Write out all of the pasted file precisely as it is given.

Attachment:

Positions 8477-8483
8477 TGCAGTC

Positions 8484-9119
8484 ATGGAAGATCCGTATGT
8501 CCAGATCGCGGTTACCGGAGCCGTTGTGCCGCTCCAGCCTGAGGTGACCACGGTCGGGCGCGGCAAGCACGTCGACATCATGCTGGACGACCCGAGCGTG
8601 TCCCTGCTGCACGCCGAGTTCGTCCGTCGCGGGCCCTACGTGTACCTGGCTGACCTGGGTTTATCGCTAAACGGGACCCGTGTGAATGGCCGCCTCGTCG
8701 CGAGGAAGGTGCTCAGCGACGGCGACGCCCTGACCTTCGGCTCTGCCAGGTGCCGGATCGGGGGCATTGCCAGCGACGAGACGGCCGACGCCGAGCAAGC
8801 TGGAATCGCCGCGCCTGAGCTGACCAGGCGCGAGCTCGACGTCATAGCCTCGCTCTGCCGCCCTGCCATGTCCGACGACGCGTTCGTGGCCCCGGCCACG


Positions 8477-8483
8477 TGCAGTC

Positions 8484-9119
8484 ATGGAAGATCCGTATGT
8501 CCAGATCGCGGTTACCGGAGCCGTTGTGCCGCTCCAGCCTGAGGTGACCACGGTCGGGCGCGGCAAGCACGTCGACATCATGCTGGACGACCCGAGCGTG
8601 TCCCTGCTGCACGCCGAGTTCGTCCGTCGCGGGCCCTACGTGTACCTGGCTGACCTGGGTTTATCGCTAAACGGGACCCGTGTGAATGGCCGCCTCGTCG
8701 CGAGGAAGGTGCTCAGCGACGGCGACGCCCTGACCTTCGGCTCTGCCAGGTGCCGGATCGGGGGCATTGCCAGCGACGAGACGGCCGACGCCGAGCAAGC
8801 TGGAATCGCCGCGCCTGAGCTGACCAGGCGCGAGCTCGACGTCATAGCCTCGCTCTGCCGCCCTGCCATGTCCGACGACGCGTTCGTGGCCCCGGCCACG